by WorldTribune Staff, September 15, 2017
For the second time in less than a month, North Korea launched an intermediate-range missile that flew over Japan.
Japanese Chief Cabinet Secretary Yoshihide Suga said at a press conference that the missile was launched on Sept. 15 at around 6:57 a.m. and went down at around 7:16 a.m. about 2,200 kilometers (1,367 miles) east of Cape Erimo.
Suga said the missile, which reached a maximum altitude of 800 kilometers, flew a total of 3,700 kilometers, the farthest a North Korean missile has ever flown.
“The range of this test was significant since North Korea demonstrated that it could reach Guam with this missile, although the payload the missile was carrying is not known,” David Wright, co-director of the U.S.-based Union of Concerned Scientists said in a statement.
Wright added that the missile is likely still in the early stages of development and its accuracy was low. It would be difficult for Pyongyang to use the missile in an attempt to target Guam’s Andersen Air Force Base, which hosts U.S. heavy bombers, Wright said.
The launch triggered Japan’s J-Alert warning system, which advised people in 11 prefectures and Hokkaido to take precautions.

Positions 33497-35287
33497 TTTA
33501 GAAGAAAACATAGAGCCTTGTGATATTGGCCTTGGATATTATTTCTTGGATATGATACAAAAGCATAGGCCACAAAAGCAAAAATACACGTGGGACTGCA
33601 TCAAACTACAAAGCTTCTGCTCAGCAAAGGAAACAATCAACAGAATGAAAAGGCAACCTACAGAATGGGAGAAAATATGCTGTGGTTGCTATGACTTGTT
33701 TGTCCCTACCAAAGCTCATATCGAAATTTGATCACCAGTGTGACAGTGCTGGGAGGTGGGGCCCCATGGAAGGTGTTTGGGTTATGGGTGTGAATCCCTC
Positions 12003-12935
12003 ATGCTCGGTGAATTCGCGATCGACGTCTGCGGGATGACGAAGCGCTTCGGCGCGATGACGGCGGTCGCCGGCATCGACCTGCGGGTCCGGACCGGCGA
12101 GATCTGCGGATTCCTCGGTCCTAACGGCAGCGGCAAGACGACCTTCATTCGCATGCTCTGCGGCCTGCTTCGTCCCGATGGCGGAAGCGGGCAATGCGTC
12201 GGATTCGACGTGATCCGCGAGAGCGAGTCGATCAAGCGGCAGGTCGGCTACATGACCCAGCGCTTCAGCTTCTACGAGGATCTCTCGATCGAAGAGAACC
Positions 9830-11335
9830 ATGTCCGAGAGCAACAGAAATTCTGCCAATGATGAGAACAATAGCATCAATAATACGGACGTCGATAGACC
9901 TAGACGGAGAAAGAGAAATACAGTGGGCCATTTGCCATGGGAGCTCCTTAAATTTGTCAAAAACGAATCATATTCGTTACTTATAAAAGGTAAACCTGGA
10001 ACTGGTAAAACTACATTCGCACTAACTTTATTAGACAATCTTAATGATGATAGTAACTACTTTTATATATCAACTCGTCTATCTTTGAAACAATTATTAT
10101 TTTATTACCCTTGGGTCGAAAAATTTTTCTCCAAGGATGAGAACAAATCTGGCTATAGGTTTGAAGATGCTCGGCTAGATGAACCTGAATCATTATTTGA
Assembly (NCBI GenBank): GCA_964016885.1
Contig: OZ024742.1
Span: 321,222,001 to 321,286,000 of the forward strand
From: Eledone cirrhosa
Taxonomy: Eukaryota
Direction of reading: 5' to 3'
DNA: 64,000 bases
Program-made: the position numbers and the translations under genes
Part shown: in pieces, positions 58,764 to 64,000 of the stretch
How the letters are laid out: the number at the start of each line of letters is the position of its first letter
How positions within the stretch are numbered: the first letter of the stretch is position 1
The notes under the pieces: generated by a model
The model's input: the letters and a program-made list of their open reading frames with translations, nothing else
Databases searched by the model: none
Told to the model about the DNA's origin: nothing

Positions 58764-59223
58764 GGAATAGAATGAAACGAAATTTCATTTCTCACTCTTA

“We didn’t intercept it because no damage to Japanese territory was expected,” Suga said, adding that Japan condemned the missile launch in the “strongest words possible.”
The Japan Times noted in a Sept. 15 report that some analysts “have cast doubt over whether Japan even has the capabilities to shoot down such a fast-moving, high-flying missile.”
Speaking to reporters in Tokyo, Japanese Prime Minister Shinzo Abe said Pyongyang’s latest missile launch “has again made it clear that (UN) resolutions calling for sanctions should be completely implemented. We need to have North Korea understand that they will have no bright future if they keep going this way.”
U.S. Secretary of State Rex Tillerson said in a statement that “North Korea’s provocative missile launch represents the second time the people of Japan, a treaty ally of the United States, have been directly threatened in recent weeks. These continued provocations only deepen North Korea’s diplomatic and economic isolation.”
Tillerson said that sanctions on the Kim Jong-Un regime passed by the UN Security Council this week “represent the floor, not the ceiling, of the actions we should take. We call on all nations to take new measures against the Kim regime.”
Tillerson noted that “China supplies North Korea with most of its oil. Russia is the largest employer of North Korean forced labor. China and Russia must indicate their intolerance for these reckless missile launches by taking direct actions of their own.”
South Korea, in response to Pyongyang’s launch, test-launched two Hyunmoo-II missiles, with one failing and the other “accurately” hitting a simulated target in the Sea of Japan about 250 kilometers away, which is roughly the same distance to Sunan airport, the “origin of provocation,” Yonhap reported.